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Can you fill the STEM talent gap?

Editorial Staff

Cooler video games. More efficient cars. Better medicines. If you want to make a real difference in the world today—and well into your own future—a career in science or technology may be just what you need. Sound too geeky for your taste? Consider shedding some new light on what’s cool, as you consider the information below.

Technology is advancing every day, and STEM (Science, Technology, Engineering and Math) workers make it happen! Without the work of scientists, technicians, engineers, mathematicians, and other skilled workers, many new products and discoveries would never come about. Imagine: No cars. No TV. No computers!

Simply put, workers in STEM occupations use science, math, and technological innovations to solve problems. Educational requirements for STEM occupations can range from a high school diploma and on-the-job training all the way up to a Ph.D.—but all will require you to solve problems and think logically.

The STEM Talent Gap

Many factors are driving the demand for the knowledge, skills, and abilities of STEM workers. There are roughly 97 STEM occupations that account for 7.3 million jobs, or nearly 5.7% of U.S. employment. But the supply of STEM workers is not expected to keep up with the growing demand, making the current situation worse, and creating an even more significant gap in STEM talent.

What makes STEM jobs so great?

There are a lot of good reasons that working in a STEM career could make a difference in your life:


STEM workers enjoy wage premiums. The annual income for STEM employees averages about $77,880 per year, while the U.S. average income is just $43,460. The highest paying STEM occupations, all averaging more than $100K yearly, are:

  • Natural Science Managers
  • Engineering Managers
  • Computer/Info
  •  Systems Managers
  • Petroleum Engineers

Experts agree that STEM jobs are essential to a growing economy, and vital to our nation’s competitiveness. While relatively small in number, they create job growth, which in turn fuels the economy.


STEM workers experience relatively low unemployment. This is result of a growing talent drought for STEM positions, based on an increasing demand for talent, with a relatively stagnant supply.

A number of factors are contributing to talent supply challenges, including job defection—when qualified STEM workers leave for another profession. Women and minorities are also underrepresented in STEM, while students today are relatively not interested. Finally, the current STEM population is part of an aging workforce which will soon be retiring.


There is growing demand for STEM workers across the globe. Demand for STEM professionals is expected to increase 16.8% from 2010 to 2020, compared with 14.3% for other jobs—adding more than one million new STEM jobs to the workforce.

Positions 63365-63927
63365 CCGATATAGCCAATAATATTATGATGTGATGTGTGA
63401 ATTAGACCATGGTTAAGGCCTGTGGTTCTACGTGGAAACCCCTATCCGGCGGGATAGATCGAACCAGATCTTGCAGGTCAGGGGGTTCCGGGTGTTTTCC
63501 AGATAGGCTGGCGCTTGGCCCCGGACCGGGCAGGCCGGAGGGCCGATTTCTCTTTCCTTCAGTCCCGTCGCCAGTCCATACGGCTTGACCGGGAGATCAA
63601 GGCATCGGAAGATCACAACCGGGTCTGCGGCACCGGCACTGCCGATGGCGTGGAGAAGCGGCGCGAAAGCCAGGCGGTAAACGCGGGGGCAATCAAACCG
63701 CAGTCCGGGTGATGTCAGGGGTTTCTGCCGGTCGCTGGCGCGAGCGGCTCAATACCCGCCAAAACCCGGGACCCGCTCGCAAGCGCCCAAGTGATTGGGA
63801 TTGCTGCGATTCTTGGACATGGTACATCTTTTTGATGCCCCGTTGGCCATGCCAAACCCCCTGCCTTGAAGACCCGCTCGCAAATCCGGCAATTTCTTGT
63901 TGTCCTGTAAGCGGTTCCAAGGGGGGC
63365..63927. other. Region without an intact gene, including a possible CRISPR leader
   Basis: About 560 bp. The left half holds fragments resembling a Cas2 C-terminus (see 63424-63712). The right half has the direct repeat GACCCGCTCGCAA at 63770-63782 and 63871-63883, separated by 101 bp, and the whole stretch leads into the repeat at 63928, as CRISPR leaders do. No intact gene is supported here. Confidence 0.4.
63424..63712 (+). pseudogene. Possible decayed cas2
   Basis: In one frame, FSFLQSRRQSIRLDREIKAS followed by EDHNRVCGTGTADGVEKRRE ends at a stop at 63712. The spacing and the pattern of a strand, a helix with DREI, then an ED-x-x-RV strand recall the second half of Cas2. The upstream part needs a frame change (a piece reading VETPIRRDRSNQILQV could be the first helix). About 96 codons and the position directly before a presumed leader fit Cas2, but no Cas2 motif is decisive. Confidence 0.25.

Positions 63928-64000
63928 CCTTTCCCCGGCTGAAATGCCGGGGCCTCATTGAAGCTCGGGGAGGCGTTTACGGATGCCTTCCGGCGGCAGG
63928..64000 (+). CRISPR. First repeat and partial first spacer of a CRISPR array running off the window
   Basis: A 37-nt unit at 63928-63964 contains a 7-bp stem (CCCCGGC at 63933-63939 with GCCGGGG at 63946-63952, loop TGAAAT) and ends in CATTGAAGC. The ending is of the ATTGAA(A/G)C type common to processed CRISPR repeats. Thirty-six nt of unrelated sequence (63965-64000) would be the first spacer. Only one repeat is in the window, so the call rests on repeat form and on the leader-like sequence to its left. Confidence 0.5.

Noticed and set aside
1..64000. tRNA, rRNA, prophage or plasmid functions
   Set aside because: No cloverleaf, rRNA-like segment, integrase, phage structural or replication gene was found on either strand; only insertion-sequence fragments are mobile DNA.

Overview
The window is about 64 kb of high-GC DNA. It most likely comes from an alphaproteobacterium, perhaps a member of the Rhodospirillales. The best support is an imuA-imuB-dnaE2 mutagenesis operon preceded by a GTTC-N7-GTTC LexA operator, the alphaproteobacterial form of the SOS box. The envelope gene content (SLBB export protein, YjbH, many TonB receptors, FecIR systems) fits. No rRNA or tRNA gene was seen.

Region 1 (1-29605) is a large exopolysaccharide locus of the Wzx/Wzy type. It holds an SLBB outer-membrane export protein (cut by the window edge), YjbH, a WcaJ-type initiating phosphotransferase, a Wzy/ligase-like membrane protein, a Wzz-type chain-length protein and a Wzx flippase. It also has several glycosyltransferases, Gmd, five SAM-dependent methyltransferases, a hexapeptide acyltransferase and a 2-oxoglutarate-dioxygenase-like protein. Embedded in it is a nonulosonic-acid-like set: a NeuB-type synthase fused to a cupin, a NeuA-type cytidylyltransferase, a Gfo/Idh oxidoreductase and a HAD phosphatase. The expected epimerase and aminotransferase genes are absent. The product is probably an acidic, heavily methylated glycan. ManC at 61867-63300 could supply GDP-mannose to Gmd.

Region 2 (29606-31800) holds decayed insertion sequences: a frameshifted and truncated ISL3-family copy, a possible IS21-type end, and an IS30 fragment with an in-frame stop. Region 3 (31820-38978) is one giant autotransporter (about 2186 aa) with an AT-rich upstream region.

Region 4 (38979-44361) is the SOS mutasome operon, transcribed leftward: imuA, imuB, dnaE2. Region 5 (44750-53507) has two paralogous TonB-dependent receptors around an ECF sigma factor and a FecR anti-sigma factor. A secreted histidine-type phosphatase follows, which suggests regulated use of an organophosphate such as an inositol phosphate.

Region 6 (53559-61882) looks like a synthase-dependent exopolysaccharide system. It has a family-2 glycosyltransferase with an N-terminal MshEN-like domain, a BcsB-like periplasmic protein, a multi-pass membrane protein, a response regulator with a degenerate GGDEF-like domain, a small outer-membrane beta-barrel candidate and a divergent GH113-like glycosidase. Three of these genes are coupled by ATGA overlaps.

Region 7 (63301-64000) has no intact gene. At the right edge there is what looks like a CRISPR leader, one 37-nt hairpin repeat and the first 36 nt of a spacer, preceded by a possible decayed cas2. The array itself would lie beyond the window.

Strong demand for technology (IT) jobs is driving overall growth in STEM. Demand will be greatest for computer-related occupations, with numbers in this category expected to jump 21.8% through 2020. Out of the 10 fastest growing STEM occupations (through 2020, by numerical increase), eight are IT/computer-related.

Other factors fueling demand in STEM include:

  • Technology explosion
  • An aging and growing worldwide population
  • Renewed focus on innovation
  • Conservation and green energy
  • Heightened security measures
  • Adoption of nanotechnology


STEM jobs are often in the most innovative fields, working for the most progressive companies, leading to interesting and challenging work. STEM occupations make up more than half of industry employment in computer systems design and related services; architectural, engineering, and related services; scientific research and development services; software publishing; and computer and peripheral equipment manufacturing.

Just like the stem of a plant holds up other structures, STEM jobs are essential to our economy. They affect the way we communicate, work, live, travel, maintain our health, and enjoy our free time. Plus, STEM jobs are good for the economy, so STEM careers certainly hold great promise for current and future workers.

To find more about whether a STEM occupation may be for you, take a look at a brief infographic: STEM Careers: Demand is Up for Today’s Innovators. Or, read a new eBook from Kelly Services®: STEM Jobs Cultivate Success. A STEM occupation may just be in your future!

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